Food synergy: The key to a healthy diet

David R. Jacobs, Linda C. Tapsell

Research output: Contribution to journalArticlepeer-review

77 Scopus citations

Abstract

Food synergy is the concept that the non-random mixture of food constituents operates in concert for the life of the organism eaten and presumably for the life of the eater. Isolated nutrients have been extensively studied in well-designed, long-term, large randomised clinical trials, typically with null and sometimes with harmful effects. Therefore, although nutrient deficiency is a known phenomenon, serious for the sufferer, and curable by taking the isolated nutrient, the effect of isolated nutrients or other chemicals derived from food on chronic disease, when that chemical is not deficient, may not have the same beneficial effect. It appears that the focus on nutrients rather than foods is in many ways counterproductive. This observation is the basis for the argument that nutrition research should focus more strongly on foods and on dietary patterns. Unlike many dietary phenomena in nutritional epidemiology, diet pattern appears to be highly correlated over time within person. A consistent and robust conclusion is that certain types of beneficial diet patterns, notably described with words such as 'Mediterranean' and 'prudent', or adverse patterns, often described by the word 'Western', predict chronic disease. Food is much more complex than drugs, but essentially uninvestigated as food or pattern. The concept of food synergy leads to new thinking in nutrition science and can help to forge rational nutrition policy-making and to determine future nutrition research strategies.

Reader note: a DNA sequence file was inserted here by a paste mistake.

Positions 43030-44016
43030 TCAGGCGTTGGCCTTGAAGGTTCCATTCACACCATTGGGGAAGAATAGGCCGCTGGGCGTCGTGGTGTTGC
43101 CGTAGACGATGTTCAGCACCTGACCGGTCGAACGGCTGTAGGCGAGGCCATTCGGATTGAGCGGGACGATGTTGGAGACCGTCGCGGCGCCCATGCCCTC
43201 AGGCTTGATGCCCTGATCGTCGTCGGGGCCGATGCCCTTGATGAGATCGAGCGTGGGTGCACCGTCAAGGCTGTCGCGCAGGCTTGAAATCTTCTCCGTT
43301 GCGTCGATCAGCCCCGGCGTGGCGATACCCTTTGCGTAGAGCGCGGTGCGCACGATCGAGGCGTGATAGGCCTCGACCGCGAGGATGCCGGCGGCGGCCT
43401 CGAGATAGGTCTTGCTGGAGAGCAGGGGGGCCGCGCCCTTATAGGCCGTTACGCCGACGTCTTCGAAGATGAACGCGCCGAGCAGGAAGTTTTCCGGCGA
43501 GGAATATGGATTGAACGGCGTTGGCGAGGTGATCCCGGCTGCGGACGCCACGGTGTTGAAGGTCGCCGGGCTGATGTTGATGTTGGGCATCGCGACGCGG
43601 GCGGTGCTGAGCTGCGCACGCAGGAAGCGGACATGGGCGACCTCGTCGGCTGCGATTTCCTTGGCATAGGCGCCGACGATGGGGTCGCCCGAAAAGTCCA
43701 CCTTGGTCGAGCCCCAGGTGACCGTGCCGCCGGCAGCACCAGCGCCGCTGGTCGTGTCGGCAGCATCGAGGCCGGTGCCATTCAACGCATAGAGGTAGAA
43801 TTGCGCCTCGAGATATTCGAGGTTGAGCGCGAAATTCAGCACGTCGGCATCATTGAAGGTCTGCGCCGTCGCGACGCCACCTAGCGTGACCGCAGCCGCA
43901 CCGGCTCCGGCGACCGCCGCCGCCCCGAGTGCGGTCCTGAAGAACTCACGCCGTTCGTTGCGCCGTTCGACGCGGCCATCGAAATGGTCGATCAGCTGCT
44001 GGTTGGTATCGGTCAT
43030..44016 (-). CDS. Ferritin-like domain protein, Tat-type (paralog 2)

Original languageEnglish (US)
Pages (from-to)200-206
Number of pages7
JournalProceedings of the Nutrition Society
Volume72
Issue number2
DOIs
StatePublished - May 2013

Keywords

  • Diet pattern
  • Food
  • Research design

Fingerprint

Dive into the research topics of 'Food synergy: The key to a healthy diet'. Together they form a unique fingerprint.

Cite this